They are fleeing the city: the plan of life of a family affected by the pandemic

Ils fuient la ville: le plan de vie d’une famille chamboulé par la pandémie

They had to pass their lives in Montreal, well installed in their duplex freshly renovated. But the pandemic has disrupted the plans of Caroline Grutman and Jérémy Nolet, who emménageront officially to the campaign this summer with their boy of two years old.

“My life at the moment is a transition,” lance says, laughing Caroline Grutman, who was preparing, with his family, to literally change your existence.

Five years ago, her husband and she bought a duplex in the Villeray area, they are pleased to renovate. “We thought to make our life there. It was thought to be there for 20, 25 years, raising our family in Montreal. There was not really a challenge”, remembers the young woman.

And then the little Zack arrived, two years ago. During her maternity leave, Caroline Grutman started to wonder about his mode of life, its consumption, its level of indebtedness, its environmental footprint. Quietly, the couple had the desire to get closer to nature, to simplicity, the decay.

“But the intention, this was not to make a move immediately. We said that it would be long before Zack starts school, so maybe in three years,” recalls Ms. Grutman.

The containment

But that’s it. The COVID-19’s arrival. And the containment. And the young woman became pregnant again. Immersed in teleworking, the lovers – who are working both in tv production – have decided to shelter in the cottage of the father of Caroline, in Dunham.

The little Zack was able to take advantage of the great outdoors. “Coming here, there is the lake, one goes into the forest, it is in the nature. The court’s duplex in Montréal, it is well, it has been arranged, but he can’t move as much,” says the young mother.

The pandemic, and the containment have prompted the young mother to want to be closer to nature, to Dunham.

In parallel, his spouse, who spent part of his childhood in Abitibi, was an ardent pleasure to be close to nature. To such a point where the longer the crisis is prolonged, the less the idea of going back to live in the city liked him.

“My father was a big land not very far away. During almost the whole of the first month, my boyfriend was going to the stake there, he worked with his hands. There it was, the life he wanted. I was over 70, 80 % of the journey in my decision. Our Montreal life suited me again,” pleaded the young mother.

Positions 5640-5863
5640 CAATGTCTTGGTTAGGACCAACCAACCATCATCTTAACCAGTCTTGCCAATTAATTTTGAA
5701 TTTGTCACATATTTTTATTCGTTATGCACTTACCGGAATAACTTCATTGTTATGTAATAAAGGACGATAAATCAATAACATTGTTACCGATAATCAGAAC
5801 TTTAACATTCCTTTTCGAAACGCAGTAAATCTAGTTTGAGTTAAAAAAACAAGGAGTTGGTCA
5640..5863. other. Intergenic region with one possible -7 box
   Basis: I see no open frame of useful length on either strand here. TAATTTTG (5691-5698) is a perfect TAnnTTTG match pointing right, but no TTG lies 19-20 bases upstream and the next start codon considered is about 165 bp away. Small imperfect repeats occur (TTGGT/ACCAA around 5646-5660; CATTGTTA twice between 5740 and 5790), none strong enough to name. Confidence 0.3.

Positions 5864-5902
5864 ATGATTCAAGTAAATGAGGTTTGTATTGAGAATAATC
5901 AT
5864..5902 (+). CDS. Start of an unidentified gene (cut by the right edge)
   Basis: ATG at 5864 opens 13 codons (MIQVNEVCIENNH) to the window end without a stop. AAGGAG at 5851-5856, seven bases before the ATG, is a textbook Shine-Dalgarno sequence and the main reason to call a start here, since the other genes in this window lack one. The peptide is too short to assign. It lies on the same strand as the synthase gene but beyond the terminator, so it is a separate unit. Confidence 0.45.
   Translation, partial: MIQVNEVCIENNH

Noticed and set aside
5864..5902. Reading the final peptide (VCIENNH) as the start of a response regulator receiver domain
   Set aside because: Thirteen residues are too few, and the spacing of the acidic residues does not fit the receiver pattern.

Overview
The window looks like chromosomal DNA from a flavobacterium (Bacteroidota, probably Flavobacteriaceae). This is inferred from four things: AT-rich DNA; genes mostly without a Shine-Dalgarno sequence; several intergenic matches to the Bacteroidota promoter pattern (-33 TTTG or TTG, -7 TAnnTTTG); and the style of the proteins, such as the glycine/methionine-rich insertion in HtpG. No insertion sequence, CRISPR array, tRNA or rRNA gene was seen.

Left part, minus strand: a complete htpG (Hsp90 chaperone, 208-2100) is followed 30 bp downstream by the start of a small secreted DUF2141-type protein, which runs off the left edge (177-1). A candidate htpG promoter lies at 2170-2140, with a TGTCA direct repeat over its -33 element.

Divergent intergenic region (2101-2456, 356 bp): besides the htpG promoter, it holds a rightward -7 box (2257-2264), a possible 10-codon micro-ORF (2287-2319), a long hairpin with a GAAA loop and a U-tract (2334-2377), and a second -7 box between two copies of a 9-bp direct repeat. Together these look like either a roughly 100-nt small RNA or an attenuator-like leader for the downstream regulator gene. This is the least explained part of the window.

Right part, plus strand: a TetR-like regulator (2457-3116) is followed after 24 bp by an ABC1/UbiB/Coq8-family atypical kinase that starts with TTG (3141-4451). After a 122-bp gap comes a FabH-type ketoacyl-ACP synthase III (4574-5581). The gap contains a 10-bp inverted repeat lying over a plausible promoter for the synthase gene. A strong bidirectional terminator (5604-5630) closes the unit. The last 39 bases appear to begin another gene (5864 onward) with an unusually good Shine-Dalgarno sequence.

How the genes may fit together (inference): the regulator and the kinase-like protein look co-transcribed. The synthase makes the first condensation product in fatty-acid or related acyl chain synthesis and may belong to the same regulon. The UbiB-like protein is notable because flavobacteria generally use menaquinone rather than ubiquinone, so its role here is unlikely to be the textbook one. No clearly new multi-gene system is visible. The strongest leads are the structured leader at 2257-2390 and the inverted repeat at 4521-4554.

The big jump

Over the weeks, however, the confinement that was prolonged, the benefits of teleworking and maternity leave in the autumn they soon represented a favourable moment for the couple, who has decided to get ahead of its projects. “The stars are lined up. It gave us the time we adapt to our new reality,” argues Ms. Grutman.

Zack, two years, already enjoyed the joys of the outdoors with his mom.

Everything was decided quickly : the family will be moving at the end of August in a house of “transition” in Dunham, in the vicinity of the earth of the father of Caroline. A portion of this land will then be acquired by the couple, which will be build during the next year a new residence.

The two professionals will retain their jobs in Montréal, but will continue to work from home. “It reassures me, because I still love Montreal. I will go one day a week and during filming, but the balance, I do telework”, illustrates it.

A sign that the transition is beginning, Zack has made its entry in a child care centre in the village. And the duplex in Montreal has been sold to mid-June, three days after having been posted.

“It’s still a little bit scary and all that, but it is exciting. It is necessary to trust in life. But I can’t wait to be home and look out and see the forest. Put on my snowshoes, or my cross-country skis to go on a trail”, concludes with optimism Caroline Grutman.

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